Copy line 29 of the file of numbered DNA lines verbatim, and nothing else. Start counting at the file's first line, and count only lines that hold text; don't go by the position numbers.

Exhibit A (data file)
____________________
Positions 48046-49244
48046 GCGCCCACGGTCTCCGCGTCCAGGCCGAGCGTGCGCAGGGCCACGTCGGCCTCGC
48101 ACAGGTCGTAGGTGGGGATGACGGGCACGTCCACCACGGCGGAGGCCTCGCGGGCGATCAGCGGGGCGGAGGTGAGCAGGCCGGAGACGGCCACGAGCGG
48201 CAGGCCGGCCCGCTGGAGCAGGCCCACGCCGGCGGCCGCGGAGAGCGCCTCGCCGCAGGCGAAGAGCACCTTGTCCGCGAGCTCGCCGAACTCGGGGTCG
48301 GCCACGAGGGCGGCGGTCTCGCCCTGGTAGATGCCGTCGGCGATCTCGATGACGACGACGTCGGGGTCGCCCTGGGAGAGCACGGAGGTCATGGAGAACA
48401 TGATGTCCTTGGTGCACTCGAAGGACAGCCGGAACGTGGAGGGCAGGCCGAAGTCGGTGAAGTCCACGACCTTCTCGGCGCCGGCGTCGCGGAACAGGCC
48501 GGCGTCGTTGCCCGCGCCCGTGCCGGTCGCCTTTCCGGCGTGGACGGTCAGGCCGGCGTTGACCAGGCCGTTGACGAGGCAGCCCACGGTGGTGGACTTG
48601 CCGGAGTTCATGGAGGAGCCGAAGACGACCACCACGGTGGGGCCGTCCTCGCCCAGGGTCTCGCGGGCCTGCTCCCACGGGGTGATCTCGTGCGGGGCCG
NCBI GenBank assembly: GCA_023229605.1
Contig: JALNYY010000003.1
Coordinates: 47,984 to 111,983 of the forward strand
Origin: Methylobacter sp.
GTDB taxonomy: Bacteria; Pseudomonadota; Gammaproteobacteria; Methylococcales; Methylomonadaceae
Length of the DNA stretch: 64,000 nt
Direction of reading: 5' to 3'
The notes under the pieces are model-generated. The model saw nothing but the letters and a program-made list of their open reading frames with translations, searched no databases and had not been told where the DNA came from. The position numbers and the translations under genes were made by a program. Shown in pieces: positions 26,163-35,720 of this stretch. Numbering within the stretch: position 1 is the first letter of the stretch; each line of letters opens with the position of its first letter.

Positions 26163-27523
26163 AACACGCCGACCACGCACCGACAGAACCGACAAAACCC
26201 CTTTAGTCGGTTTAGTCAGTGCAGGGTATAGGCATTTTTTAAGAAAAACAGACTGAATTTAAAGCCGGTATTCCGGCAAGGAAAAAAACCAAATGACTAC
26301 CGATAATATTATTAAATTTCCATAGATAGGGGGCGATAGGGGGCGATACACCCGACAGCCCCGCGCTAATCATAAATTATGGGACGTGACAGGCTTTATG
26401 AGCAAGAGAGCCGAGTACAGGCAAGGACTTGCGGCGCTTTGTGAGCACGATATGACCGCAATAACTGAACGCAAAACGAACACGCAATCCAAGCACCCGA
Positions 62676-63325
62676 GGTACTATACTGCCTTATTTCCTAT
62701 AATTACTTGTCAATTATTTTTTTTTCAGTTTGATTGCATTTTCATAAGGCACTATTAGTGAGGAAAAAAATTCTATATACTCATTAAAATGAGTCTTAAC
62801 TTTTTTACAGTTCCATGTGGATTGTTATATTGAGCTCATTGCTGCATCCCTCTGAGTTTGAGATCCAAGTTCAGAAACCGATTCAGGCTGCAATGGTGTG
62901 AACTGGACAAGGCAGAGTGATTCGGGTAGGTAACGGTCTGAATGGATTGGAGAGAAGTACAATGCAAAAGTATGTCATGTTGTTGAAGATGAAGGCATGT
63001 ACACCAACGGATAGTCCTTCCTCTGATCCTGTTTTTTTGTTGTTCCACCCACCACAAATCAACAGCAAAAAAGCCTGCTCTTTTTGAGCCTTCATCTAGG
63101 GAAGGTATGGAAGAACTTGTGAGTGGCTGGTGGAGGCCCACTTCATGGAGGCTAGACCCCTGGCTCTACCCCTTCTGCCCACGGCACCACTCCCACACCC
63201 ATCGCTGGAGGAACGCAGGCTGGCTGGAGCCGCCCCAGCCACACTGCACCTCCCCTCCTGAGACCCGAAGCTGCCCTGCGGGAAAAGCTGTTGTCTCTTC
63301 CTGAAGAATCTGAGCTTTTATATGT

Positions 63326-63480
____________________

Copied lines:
63201 ATCGCTGGAGGAACGCAGGCTGGCTGGAGCCGCCCCAGCCACACTGCACCTCCCCTCCTGAGACCCGAAGCTGCCCTGCGGGAAAAGCTGTTGTCTCTTC